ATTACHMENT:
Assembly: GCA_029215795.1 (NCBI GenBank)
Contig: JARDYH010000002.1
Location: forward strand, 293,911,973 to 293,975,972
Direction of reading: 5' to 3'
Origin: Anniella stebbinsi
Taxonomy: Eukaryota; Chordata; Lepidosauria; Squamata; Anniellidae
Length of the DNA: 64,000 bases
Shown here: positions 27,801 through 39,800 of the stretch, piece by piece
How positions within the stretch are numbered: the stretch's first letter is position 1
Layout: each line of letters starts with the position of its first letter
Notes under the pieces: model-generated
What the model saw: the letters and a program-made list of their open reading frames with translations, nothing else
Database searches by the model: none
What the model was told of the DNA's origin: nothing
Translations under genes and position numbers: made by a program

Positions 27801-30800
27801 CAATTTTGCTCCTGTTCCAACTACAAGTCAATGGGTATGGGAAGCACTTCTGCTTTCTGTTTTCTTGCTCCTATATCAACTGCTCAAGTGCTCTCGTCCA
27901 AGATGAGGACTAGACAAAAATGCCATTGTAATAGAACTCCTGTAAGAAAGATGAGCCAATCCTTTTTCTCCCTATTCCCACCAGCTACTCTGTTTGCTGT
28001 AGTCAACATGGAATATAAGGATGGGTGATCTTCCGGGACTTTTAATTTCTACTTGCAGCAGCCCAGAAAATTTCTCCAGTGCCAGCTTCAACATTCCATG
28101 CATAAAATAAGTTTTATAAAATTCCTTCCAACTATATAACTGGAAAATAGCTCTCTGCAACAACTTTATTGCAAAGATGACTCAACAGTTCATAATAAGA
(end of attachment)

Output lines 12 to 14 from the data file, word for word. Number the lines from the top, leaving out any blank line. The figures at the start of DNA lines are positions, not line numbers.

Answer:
What the model saw: the letters and a program-made list of their open reading frames with translations, nothing else
Database searches by the model: none
What the model was told of the DNA's origin: nothing